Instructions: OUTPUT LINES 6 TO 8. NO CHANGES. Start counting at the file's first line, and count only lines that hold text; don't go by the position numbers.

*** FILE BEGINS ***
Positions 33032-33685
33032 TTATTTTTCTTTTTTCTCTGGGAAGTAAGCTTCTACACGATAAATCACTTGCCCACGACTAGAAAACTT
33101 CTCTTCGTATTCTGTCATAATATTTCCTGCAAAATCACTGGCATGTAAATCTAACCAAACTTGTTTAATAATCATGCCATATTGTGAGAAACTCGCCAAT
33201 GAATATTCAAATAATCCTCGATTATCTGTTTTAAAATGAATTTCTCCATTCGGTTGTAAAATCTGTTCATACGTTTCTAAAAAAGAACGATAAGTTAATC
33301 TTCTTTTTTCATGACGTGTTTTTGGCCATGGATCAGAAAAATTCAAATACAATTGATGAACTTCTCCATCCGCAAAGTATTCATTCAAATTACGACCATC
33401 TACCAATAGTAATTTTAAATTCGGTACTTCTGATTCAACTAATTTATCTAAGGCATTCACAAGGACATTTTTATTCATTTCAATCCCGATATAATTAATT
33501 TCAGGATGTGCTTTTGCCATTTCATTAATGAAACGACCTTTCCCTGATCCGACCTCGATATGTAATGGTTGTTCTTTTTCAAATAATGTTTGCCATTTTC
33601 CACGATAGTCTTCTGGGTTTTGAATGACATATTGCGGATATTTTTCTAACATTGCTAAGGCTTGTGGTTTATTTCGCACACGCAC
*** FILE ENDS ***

33401 TACCAATAGTAATTTTAAATTCGGTACTTCTGATTCAACTAATTTATCTAAGGCATTCACAAGGACATTTTTATTCATTTCAATCCCGATATAATTAATT
33501 TCAGGATGTGCTTTTGCCATTTCATTAATGAAACGACCTTTCCCTGATCCGACCTCGATATGTAATGGTTGTTCTTTTTCAAATAATGTTTGCCATTTTC
33601 CACGATAGTCTTCTGGGTTTTGAATGACATATTGCGGATATTTTTCTAACATTGCTAAGGCTTGTGGTTTATTTCGCACACGCAC